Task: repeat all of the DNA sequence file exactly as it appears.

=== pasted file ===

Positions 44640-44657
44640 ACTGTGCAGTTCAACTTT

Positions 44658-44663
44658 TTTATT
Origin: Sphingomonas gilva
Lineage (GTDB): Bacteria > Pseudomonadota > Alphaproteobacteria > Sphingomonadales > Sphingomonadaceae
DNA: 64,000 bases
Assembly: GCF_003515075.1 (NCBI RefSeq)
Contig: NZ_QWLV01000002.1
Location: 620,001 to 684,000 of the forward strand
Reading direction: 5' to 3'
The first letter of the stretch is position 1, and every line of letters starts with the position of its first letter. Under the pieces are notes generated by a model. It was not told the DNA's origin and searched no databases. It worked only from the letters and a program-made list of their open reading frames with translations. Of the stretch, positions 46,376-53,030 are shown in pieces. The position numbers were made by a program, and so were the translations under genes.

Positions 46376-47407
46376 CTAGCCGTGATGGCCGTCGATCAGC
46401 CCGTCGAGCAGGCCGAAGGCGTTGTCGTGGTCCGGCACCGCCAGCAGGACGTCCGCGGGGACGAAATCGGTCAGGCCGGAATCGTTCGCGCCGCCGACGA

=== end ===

Positions 44640-44657
44640 ACTGTGCAGTTCAACTTT

Positions 44658-44663
44658 TTTATT
Origin: Sphingomonas gilva
Lineage (GTDB): Bacteria > Pseudomonadota > Alphaproteobacteria > Sphingomonadales > Sphingomonadaceae
DNA: 64,000 bases
Assembly: GCF_003515075.1 (NCBI RefSeq)
Contig: NZ_QWLV01000002.1
Location: 620,001 to 684,000 of the forward strand
Reading direction: 5' to 3'
The first letter of the stretch is position 1, and every line of letters starts with the position of its first letter. Under the pieces are notes generated by a model. It was not told the DNA's origin and searched no databases. It worked only from the letters and a program-made list of their open reading frames with translations. Of the stretch, positions 46,376-53,030 are shown in pieces. The position numbers were made by a program, and so were the translations under genes.

Positions 46376-47407
46376 CTAGCCGTGATGGCCGTCGATCAGC
46401 CCGTCGAGCAGGCCGAAGGCGTTGTCGTGGTCCGGCACCGCCAGCAGGACGTCCGCGGGGACGAAATCGGTCAGGCCGGAATCGTTCGCGCCGCCGACGA